Why Call Tracking Numbers Are Bad – Tuesday Tip Video Clip

After my session at Digital Dealer 17 last week, several dealers had questions about using call tracking numbers on their dealership websites. Since so many dealers were interested in the answer, we thought we should share the information with everyone in this week’s Tuesday Tip Video Clip.


Welcome to another Tuesday Tip Video Clip. This week’s topic comes directly from dealers we met at the 17th Digital Dealer Conference in Las Vegas. After my session, several dealers had questions about call tracking. I thought I’d share the answers to their questions in this week’s video.

In my presentation I talked about how call tracking and 800 numbers can completely wreck your rankings in local searches. Dealers that use call tracking numbers always freak out when I tell them it’s a bad idea. Side note – we’re not talking about call tracking for PPC – that’s totally OK, and encouraged by Google.

When I ask them how often they look at the reports, at least half of the time they’ll tell me that they don’t really look at the reports. Obviously, in those cases, it’s a lot easier to convince them to switch to a local phone number.

For dealers that DO look at the reports, the majority of them are only using the tracking numbers so that they can record the phone calls. If that’s the case, again – it’s an easy switch.

In the cases where dealers are using a boatload of different 800 numbers on every possible location online, it’s a much more difficult battle. They love to look at all the data and see where their calls are coming from.

Unfortunately, Google doesn’t really give a squat about your call tracking numbers. For local searches, Google expects businesses to have a phone number with a local area code, and it expects that wherever your business is mentioned online, that same number will be used. If you’re not using a number with a local area code – especially on your Google My Business (google places) page, you’re shooting yourself in the foot. You’re already giving your dealership a huge negative factor before Google even looks at your website.

That’s bad enough, but if you’re also using a unique number everywhere, it’s even worse for your ranking. Your listings don’t match, and that’s bad.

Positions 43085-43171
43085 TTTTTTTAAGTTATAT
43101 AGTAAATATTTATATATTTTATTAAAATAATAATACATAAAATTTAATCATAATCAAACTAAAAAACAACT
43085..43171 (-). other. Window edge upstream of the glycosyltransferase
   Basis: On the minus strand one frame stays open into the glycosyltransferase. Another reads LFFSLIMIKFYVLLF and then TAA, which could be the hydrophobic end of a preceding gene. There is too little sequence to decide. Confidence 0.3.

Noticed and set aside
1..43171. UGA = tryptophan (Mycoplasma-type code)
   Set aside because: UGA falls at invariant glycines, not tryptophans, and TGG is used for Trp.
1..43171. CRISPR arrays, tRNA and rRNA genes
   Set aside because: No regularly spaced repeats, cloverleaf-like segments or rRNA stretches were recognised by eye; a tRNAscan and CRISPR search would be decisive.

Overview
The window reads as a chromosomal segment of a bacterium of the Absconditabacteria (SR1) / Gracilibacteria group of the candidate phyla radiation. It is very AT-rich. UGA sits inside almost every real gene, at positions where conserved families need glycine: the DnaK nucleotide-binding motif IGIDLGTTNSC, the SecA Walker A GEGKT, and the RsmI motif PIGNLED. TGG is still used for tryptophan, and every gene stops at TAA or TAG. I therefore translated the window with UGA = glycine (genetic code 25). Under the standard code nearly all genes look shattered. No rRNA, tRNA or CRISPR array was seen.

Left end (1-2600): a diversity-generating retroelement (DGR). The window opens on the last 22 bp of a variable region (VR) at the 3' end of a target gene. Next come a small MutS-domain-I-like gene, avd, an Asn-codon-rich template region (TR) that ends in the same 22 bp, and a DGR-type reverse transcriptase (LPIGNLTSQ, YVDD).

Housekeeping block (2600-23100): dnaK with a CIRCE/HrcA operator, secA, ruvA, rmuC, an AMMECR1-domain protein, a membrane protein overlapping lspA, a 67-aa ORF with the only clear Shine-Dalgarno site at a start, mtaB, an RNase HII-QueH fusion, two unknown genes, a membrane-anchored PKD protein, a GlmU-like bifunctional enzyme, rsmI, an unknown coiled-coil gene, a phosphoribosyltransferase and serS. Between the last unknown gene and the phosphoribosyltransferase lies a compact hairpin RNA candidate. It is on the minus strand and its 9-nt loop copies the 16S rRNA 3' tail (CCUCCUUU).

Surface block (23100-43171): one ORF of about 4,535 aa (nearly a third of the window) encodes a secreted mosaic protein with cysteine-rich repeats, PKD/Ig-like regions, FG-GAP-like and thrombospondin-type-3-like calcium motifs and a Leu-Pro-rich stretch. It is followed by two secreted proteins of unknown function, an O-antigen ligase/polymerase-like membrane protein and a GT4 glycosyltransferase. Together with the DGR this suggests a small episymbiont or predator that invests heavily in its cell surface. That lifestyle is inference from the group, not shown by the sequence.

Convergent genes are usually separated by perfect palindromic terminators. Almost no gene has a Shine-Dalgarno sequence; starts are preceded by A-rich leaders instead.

Several dealers pointed out “but Greg, I rank #1 in my city in Google, and I’m using call tracking.”

Oh really? They’re ranking #1 in searches for their dealership name, or the brand they sell. Hello! If there’s only one or two possible results for Google to serve, of course you’ll rank high. Search using phrases that matter, that customers are using, like “used cars Denver” or “auto repair Denver,” they’re nowhere to be found.

One more bad thing about call tracking numbers: you usually don’t own the number. If you change providers, you’ll change numbers… which means will be even more problems with multiple numbers that don’t match.

What it ultimately comes down to is this – would you rather keep using call tracking numbers and getting tons of data that you don’t REALLY use… or would you rather switch to a local phone number, rank higher, and get more phone calls? One will give you lots of data that won’t really matter, and the other will help you sell more cars.

Here’s a tip – if you want to use a tracking number just to get the call recordings, you need to find a call tracking provider that will give you a phone number that you own, so you can take it with you if you ever leave them. You’ll also want to be sure to use that same tracking number everywhere online instead of using different numbers on different sites.

Virtual high five – you just learned something new. As always, if you have any questions or comments, leave them down below. Thanks for stopping by, and we’ll see you again next week.